Insulin and insulin-like growth factors may increase the effect of oestrogen on uterine tissue. As all oestrogen exposure is unopposed in postmenopausal women, high circulating levels of oestrogens and androgens in these women is known to increase risk. Being overweight increases oestrogen levels in postmenopausal women and can disrupt ovulation. Pregnancy and parity reduce risk of endometrial cancer by 30% for a woman’s first birth and by 25% for each successive birth. Pregnancy and childbirth are thought to offer reduced risk through the elimination of pre-malignant cells with the sloughing-off of cells during delivery. Evidence suggests that risk of endometrial cancer is 2-3 times higher in overweight and obese women.. Women with highest levels of isoflavenes, found in soya, dried fruit, whole grains and seeds in their diet are reported to have significant risk reductions with a stronger effect in overweight and obese women. Currently, a dilation and curettage (D&C) is the most reliable method for diagnosing uterine cancer. During a D&C, a sample of the cells lining the uterus is removed for examination under a microscope to determine if cancer is present. Following a diagnosis of uterine cancer, additional tests are performed on the cancer cells to determine the stage of the cancer in order to provide optimal treatment. There are several types of uterine cancer, which vary based on their appearance under the microscope. The most common type of uterine cancer is adenocarcinoma. Other variants of uterine cancer that behave more aggressively include serous carcinoma, uterine clear cell carcinoma and mixed type. These cancers, stage for stage, have a worse outcome than adenocarcinoma. Outcomes following treatment of adenocarcinoma can also be affected by the appearance of cancer when examined under the microscope. Doctors grade adenocarcinomas, as poorly, moderately or well differentiated Diagnosis includes the following tests: " Pap Test " Endometrial Biopsy " Dilatation & Curettage " Transvaginal ultrasound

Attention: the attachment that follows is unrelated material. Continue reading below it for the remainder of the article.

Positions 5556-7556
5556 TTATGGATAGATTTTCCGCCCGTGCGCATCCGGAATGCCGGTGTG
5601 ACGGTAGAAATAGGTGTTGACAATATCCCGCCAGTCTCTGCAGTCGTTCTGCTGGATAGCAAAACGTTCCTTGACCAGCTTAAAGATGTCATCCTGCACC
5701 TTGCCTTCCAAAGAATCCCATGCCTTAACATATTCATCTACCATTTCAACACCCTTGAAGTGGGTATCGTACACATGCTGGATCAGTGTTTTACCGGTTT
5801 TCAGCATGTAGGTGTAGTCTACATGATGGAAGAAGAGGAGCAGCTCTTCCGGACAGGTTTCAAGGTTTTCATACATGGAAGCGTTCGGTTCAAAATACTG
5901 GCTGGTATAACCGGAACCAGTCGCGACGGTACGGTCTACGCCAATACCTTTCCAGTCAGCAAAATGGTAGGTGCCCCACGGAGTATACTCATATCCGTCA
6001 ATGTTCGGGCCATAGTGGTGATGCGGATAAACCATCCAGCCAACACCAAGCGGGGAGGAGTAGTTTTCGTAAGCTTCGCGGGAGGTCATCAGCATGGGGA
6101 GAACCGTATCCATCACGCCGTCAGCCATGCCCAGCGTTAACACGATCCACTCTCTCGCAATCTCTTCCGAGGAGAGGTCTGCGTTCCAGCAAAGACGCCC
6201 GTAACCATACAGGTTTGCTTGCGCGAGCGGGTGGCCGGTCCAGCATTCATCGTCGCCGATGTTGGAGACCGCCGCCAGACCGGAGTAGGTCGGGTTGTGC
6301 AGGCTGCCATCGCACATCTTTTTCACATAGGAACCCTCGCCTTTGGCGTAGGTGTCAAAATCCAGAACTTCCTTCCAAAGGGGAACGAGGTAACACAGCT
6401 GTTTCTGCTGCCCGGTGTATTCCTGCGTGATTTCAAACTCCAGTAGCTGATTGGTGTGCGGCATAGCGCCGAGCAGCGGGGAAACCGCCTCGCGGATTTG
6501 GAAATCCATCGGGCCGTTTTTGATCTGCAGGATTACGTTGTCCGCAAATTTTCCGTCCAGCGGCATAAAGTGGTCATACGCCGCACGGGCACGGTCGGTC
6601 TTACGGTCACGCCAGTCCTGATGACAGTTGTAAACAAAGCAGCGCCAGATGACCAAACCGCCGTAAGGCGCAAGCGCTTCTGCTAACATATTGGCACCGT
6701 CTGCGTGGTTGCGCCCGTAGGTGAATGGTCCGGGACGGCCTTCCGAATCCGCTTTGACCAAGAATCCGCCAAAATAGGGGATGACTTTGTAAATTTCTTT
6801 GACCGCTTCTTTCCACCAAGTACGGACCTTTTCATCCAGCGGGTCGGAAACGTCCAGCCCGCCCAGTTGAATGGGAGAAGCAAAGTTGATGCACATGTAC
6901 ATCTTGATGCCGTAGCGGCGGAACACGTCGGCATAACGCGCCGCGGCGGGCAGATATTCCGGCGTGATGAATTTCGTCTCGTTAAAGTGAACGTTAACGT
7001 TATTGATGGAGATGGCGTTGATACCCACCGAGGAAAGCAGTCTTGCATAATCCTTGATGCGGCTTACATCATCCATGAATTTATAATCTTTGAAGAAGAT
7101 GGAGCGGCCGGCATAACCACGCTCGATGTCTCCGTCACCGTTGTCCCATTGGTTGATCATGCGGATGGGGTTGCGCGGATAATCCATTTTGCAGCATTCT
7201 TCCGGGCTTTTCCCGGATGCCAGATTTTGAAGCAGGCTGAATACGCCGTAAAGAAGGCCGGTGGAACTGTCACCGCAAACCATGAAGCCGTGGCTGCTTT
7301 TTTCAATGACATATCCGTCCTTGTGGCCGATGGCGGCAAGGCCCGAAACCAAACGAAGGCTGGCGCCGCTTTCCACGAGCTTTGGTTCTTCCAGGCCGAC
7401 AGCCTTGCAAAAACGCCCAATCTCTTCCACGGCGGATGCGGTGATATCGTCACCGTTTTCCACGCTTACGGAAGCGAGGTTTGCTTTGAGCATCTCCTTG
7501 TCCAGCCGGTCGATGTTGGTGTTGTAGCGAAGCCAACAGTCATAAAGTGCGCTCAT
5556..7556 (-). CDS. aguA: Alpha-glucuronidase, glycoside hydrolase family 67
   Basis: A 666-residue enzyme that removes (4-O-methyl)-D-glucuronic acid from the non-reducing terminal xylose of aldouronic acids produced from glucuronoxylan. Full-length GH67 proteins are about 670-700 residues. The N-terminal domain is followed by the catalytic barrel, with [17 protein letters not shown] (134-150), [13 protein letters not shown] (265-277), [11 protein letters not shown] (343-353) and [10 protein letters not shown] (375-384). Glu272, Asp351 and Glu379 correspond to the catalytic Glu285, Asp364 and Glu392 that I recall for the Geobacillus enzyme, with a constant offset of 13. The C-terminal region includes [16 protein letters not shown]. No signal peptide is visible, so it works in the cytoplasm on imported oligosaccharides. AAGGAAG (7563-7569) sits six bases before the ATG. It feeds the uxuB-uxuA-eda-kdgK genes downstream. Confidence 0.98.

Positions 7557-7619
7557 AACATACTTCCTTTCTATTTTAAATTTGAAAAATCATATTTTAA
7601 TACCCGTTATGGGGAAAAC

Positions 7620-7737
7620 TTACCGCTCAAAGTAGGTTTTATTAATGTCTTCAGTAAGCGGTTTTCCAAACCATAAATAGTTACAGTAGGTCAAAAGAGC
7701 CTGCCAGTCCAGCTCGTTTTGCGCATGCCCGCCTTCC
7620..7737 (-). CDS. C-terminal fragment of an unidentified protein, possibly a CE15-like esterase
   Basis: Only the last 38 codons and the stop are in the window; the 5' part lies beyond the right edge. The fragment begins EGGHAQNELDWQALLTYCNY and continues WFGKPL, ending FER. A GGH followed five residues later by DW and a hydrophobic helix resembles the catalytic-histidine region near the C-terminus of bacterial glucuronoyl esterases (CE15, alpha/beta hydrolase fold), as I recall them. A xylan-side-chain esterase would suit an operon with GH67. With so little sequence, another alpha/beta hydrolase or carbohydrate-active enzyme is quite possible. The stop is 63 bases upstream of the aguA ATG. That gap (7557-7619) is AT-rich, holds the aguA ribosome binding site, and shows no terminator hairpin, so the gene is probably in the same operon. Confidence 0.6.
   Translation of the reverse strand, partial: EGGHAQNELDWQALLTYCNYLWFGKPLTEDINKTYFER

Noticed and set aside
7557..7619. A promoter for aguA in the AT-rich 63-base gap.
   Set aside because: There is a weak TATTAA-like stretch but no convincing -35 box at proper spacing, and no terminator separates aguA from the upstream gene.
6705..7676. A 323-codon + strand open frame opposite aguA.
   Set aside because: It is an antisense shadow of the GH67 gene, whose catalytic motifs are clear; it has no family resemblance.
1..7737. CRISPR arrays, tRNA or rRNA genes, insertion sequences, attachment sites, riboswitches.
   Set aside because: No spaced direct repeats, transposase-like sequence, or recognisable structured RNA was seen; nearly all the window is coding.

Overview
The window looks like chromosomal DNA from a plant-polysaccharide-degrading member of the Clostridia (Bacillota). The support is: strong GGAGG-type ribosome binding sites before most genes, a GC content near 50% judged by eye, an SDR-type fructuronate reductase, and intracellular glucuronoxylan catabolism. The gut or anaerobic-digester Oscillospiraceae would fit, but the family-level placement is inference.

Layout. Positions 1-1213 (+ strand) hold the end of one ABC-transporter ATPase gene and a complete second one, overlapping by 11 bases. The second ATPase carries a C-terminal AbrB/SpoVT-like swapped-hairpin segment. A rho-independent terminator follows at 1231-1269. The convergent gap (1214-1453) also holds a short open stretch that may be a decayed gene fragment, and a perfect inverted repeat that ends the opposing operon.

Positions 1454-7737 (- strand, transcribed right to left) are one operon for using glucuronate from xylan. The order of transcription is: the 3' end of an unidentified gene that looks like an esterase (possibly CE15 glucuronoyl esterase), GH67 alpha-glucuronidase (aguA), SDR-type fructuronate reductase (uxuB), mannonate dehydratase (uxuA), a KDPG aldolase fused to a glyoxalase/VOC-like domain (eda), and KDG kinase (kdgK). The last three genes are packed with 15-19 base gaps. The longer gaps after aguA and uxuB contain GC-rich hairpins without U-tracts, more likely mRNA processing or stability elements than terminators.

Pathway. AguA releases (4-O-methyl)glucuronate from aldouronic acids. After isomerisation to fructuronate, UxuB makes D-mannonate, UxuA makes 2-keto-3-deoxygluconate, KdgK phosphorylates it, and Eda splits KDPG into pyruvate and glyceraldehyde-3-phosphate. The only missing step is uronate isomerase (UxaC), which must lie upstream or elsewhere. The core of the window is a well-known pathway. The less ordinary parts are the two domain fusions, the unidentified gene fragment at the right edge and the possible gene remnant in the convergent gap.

A woman is more likely to be affected if she is- " Over 40 years " Overweight " Take hormones " Infertile " Does not ovulate We would advise her to watch out for- " Blood in vaginal discharge " Abnormal bleeding-other than menstrual flow